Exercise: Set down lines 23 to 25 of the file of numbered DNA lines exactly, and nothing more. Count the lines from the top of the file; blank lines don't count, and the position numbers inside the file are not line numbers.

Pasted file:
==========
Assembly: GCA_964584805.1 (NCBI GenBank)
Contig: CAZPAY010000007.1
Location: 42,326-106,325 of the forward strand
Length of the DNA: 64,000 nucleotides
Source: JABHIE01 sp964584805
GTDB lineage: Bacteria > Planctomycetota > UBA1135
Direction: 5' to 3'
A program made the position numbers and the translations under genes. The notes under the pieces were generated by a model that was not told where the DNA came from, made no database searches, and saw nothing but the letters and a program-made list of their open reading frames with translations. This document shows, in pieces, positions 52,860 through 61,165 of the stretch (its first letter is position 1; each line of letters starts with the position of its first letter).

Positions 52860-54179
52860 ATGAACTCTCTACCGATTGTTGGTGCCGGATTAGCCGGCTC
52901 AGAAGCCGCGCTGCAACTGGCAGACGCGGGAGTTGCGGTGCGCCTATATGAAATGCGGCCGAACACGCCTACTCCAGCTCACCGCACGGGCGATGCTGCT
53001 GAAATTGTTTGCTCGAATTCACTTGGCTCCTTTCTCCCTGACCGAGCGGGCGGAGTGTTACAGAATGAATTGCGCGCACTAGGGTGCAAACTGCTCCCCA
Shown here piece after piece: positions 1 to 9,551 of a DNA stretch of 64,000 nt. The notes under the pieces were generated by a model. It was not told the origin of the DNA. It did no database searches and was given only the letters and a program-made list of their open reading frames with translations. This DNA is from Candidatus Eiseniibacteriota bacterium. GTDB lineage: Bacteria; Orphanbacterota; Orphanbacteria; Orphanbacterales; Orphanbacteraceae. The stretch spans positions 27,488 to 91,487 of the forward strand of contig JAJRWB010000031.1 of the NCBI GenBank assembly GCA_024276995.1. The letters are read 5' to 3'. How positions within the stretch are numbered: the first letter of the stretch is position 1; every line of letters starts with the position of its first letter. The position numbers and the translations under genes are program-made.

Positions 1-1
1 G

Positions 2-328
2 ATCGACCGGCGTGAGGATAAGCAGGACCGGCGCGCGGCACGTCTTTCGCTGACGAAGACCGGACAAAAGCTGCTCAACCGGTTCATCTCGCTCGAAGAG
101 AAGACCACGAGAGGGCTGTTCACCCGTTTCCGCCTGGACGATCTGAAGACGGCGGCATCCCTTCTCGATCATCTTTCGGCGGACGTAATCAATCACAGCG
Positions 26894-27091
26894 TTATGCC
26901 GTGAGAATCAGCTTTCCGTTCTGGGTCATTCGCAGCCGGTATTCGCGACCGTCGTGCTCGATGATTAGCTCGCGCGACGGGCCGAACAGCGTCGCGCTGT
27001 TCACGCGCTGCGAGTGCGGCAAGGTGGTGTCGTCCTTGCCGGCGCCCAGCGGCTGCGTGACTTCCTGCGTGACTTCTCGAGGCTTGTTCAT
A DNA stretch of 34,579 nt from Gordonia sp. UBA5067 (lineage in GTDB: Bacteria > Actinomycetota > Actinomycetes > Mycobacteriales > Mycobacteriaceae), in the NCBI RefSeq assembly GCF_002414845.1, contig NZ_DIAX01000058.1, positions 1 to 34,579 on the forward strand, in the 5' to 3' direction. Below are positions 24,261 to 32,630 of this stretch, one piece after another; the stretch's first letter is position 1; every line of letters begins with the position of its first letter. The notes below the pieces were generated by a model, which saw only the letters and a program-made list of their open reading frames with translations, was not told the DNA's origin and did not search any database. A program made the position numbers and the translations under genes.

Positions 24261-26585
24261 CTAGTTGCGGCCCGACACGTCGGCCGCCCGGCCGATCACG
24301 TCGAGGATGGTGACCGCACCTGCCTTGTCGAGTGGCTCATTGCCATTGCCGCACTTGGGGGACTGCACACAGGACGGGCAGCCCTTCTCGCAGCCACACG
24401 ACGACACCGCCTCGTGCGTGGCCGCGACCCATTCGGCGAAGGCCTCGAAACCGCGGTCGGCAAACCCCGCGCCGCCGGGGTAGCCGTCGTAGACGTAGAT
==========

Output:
A DNA stretch of 34,579 nt from Gordonia sp. UBA5067 (lineage in GTDB: Bacteria > Actinomycetota > Actinomycetes > Mycobacteriales > Mycobacteriaceae), in the NCBI RefSeq assembly GCF_002414845.1, contig NZ_DIAX01000058.1, positions 1 to 34,579 on the forward strand, in the 5' to 3' direction. Below are positions 24,261 to 32,630 of this stretch, one piece after another; the stretch's first letter is position 1; every line of letters begins with the position of its first letter. The notes below the pieces were generated by a model, which saw only the letters and a program-made list of their open reading frames with translations, was not told the DNA's origin and did not search any database. A program made the position numbers and the translations under genes.

Positions 24261-26585
24261 CTAGTTGCGGCCCGACACGTCGGCCGCCCGGCCGATCACG